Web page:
Understanding Depression by Jean-Samuel



Recession, inflation, climate change, natural calamities, and terrorism--the combination of these global problems may just be the reason for the increase in the number of people suffering from depression. Add to that advances in technology that have virtually made real-world social interactions obsolete, and we get the modern-worlds treatment plans and interventions for depression and anxiety disorders equation.

Depression is a disease that remains to baffle scientists and researchers. There are countless theories that hope to explain this phenomenon of the human mind and all of them give plausible explanations.

Medically, depression is considered a disease, reasoning that it is due to an imbalance in neurotransmitters (substances that transmit signals from the body to the brain) or because of a poor diet leading to an imbalance in vitamins and minerals.

Psychologically, depression is a result of traumatic events that may come in the form of a loss in the family or the presence of a serious disease or illness.



The good news is, many health professionals assert that depression as a disease is treatable.

Untreated depression can lead to many undesirable behaviors -- from oversleeping and over-eating to self-flagellation and even suicide. Even minor depression could affect ones productivity at work and relationships, that is why once identified, depression must be treated with professional help.

However, there are ways that could help one cope with depression and a strong support group, family and peers, plays and integral part in this.

Keeping a positive outlook on lifes events would also help minimize the occurrence of depression. This can be accomplished by understanding ones mind and realizing ones purpose and goals. Yoga and meditation helps promote positive thinking.

A balanced vegetarian diet can also help battle depression. Meat eaters consume large amounts of protein, which is found to prevent the conversion of tryptophan into serotonin, known as the bodys good mood hormone. It should be noted that of all the essential amino acids, only tryptophan can be converted into serotonin. Because of the low amount of serotonin in the body, there is an increased likelihood that one would easily experience depression.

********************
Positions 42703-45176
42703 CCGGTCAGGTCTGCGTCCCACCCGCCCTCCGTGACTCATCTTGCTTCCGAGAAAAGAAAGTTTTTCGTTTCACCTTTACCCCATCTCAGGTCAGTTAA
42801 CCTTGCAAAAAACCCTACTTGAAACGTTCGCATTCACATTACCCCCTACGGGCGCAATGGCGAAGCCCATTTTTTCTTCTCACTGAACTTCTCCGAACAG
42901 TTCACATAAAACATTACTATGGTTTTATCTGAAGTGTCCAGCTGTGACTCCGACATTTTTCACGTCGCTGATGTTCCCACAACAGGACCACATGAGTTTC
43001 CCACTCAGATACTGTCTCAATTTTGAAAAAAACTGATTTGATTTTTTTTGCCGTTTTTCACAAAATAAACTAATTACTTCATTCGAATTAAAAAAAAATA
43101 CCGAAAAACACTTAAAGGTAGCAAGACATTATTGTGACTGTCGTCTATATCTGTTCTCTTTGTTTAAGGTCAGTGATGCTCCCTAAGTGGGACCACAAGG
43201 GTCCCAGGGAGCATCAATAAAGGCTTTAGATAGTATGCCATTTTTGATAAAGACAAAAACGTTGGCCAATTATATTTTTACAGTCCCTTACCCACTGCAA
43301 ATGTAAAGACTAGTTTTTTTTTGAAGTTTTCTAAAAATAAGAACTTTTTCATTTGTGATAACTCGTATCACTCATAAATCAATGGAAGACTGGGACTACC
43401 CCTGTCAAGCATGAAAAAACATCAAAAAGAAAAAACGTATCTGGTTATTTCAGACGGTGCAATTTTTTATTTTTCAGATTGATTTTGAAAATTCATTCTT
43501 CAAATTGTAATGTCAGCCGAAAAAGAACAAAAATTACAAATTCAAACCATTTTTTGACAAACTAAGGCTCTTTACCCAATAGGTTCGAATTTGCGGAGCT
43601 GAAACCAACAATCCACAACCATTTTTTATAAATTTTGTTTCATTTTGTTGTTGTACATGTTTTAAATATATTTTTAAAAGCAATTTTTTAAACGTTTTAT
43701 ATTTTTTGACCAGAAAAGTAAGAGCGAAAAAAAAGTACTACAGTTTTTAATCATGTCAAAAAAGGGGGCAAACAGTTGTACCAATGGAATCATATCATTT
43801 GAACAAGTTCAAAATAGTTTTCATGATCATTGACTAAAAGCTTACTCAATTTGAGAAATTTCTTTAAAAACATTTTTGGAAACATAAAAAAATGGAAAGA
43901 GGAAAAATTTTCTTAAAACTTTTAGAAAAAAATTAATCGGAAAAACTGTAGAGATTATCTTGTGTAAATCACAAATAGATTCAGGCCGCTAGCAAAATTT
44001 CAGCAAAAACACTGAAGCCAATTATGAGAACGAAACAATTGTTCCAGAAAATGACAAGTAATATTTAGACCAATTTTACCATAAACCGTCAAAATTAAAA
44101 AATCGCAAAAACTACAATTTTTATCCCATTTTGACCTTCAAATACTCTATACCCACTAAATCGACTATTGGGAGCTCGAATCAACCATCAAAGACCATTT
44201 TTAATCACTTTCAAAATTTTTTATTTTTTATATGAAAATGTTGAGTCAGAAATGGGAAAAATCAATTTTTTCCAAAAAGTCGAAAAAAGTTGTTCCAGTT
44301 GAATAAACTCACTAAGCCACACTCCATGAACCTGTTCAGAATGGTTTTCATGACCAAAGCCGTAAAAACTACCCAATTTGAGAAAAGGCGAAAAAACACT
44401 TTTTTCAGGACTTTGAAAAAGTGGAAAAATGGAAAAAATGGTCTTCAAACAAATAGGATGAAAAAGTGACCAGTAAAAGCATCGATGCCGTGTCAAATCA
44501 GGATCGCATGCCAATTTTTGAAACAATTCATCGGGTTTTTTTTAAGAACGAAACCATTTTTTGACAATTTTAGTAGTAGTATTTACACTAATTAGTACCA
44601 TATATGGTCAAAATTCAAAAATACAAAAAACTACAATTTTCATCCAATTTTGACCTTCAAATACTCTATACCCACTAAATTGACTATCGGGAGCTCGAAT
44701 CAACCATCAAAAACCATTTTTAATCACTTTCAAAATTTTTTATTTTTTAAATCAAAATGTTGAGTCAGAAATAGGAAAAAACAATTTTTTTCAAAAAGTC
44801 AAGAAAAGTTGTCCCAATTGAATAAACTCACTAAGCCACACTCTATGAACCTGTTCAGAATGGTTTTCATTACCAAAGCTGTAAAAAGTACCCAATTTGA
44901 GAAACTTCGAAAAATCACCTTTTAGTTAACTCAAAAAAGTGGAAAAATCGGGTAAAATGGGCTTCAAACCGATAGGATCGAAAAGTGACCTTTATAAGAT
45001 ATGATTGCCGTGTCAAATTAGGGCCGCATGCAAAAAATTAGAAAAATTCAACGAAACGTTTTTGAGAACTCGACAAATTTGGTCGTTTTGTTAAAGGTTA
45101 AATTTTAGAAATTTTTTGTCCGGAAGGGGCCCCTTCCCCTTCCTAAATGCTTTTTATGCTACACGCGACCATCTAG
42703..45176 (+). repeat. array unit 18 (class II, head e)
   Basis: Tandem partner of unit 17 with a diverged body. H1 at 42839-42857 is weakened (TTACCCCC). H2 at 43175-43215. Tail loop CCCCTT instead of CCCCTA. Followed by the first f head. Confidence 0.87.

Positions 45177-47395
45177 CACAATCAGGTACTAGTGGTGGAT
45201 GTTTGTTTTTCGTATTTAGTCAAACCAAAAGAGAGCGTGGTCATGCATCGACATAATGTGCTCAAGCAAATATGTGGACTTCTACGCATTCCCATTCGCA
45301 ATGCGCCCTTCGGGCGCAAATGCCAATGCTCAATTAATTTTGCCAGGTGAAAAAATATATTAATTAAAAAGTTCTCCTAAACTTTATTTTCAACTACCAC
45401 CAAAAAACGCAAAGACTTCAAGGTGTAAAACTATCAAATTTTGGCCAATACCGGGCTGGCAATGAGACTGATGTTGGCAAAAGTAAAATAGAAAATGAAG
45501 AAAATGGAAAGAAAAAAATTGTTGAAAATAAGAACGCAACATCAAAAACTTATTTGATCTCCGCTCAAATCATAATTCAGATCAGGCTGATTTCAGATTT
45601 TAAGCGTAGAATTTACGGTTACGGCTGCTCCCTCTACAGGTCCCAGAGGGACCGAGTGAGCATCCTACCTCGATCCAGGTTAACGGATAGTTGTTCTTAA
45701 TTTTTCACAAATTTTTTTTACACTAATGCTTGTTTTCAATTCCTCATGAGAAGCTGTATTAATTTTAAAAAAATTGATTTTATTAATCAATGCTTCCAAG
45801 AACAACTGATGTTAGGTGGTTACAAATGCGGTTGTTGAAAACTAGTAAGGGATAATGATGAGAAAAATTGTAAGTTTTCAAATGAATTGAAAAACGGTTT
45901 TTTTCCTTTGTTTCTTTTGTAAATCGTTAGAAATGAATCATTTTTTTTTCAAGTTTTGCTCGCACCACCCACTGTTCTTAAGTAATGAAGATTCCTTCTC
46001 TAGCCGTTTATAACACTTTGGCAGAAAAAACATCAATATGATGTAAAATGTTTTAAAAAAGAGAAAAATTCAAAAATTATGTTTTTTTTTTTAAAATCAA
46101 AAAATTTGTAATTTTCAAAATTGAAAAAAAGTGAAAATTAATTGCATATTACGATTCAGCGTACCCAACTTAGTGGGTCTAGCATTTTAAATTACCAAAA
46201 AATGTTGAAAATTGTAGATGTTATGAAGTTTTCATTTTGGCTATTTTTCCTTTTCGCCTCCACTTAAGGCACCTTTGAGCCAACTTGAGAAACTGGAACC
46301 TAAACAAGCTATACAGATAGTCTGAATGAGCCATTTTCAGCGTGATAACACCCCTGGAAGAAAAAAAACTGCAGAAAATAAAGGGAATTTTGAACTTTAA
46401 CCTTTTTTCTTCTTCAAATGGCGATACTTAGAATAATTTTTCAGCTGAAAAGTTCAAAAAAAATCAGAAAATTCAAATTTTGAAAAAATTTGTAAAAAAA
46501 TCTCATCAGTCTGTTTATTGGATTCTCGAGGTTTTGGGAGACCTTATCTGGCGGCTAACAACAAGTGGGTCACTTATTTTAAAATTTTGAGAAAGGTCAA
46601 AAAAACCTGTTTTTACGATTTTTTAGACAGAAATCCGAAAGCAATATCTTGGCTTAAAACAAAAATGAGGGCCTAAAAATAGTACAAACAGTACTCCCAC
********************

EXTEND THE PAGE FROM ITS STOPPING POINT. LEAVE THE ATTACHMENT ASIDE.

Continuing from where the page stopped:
Ironically, tryptophan is present in high-protein food including red meat. However, it should not be misconstrued that because of the high levels of tryptophan in meat it follows that serotonin levels would be elevated. On the contrary, studies show that consumption of too much protein decreases the level of conversion of tryptophan to serotonin.

In addition, there are also countless procedures used in the treatment of depression, although medical professionals would agree that the disease can be treated by complementing anti-depressant medication with psychotherapy sessions and family counseling.

However, before any treatment can be made, the patient must first be able to accept and recognize his condition.

The National Institute of Mental Health has identified the following to be symptoms of depression: Persistent sad, anxious, or empty mood; feelings of hopelessness, pessimism; feelings of guilt, worthlessness, helplessness; loss of interest or pleasure in hobbies and activities; decreased energy, fatigue, being slowed down; difficulty concentrating, remembering, making decisions; difficulty sleeping, early-morning awakening, or oversleeping; appetite and/or weight changes; thoughts of death or suicide, suicide attempts; resslessness, irritability; and persistent physical symptoms.



These symptoms may not necessarily be experienced as a whole. Some would experience just a few while others suffer several of these symptoms. The NIMH advices that should these symptoms be observed, a professional healthcare provider should be sought.

http://www.nlm.nih.gov/medlineplus/ency/article/003213.htm